According to Dunlap, he will be relegated to coming in on third downs. He spent the majority of Thursday's video teleconference venting about the move ahead of the team's afternoon practice.
"It just seems like this is what the coaches want," Dunlap said. "I don't know what their thought is. But evidently, the focus is on third down, so we have to get them to third down with the young boys and then do what I'm asked to do."
Dunlap said he was informed about his role when the depth chart was posted on Thursday. He said he wasn't approached before he saw it.
"That's crazy, right?" Dunlap said. "I mean, you would think common decency would be something like that. I mean, it's not like I'm injured or anything. I'm not nursing anything. I've been blessed. Eleven years in the game. But I understand business, and evidently, this is the business they want to do."
Dunlap has started all 102 of his previous regular-season appearances, a streak that started at the end of the 2013 season, and has been with the team since they drafted him in the second round of the 2010 draft. The two-time Pro Bowler is the team's all-time sack leader.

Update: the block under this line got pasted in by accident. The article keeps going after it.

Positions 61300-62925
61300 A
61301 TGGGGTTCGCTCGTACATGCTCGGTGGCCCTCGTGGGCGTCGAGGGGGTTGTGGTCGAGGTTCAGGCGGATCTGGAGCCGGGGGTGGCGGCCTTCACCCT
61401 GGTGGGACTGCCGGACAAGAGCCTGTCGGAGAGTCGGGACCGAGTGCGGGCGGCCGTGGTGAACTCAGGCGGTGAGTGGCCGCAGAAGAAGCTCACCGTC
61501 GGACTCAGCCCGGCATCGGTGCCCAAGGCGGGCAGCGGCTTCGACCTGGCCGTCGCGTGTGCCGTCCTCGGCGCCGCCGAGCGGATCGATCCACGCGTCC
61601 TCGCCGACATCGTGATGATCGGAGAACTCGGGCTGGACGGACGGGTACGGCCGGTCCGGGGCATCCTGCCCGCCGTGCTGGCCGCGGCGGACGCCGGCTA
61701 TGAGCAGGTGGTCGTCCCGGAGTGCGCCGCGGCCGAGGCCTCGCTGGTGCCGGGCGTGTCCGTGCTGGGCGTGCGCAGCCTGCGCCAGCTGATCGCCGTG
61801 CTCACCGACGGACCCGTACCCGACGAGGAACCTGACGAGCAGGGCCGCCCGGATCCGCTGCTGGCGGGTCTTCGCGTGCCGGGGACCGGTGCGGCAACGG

He said the implied reason for his role on Sunday was his inability to stop the run. After four games, Dunlap is ranked 46th among 82 qualifying defensive ends in edge rush stop win rate, an ESPN metric powered by NFL Next Gen Stats. He's ranked 29th among 58 defensive ends in pass rush win rate. Dunlap has two quarterback hits, one tackle for loss and no sacks.
Baltimore (3-1) is third in the league in total rushing and second in yards per rush. Cincinnati (1-2-1) has allowed the fifth-most rushing yards in the NFL.
"I'm really trying to figure out the plans," Dunlap said. "It's kind of frustrating. I would like to just prepare for Baltimore, but I gotta prepare to figure out the madness that [the coaches] are doing."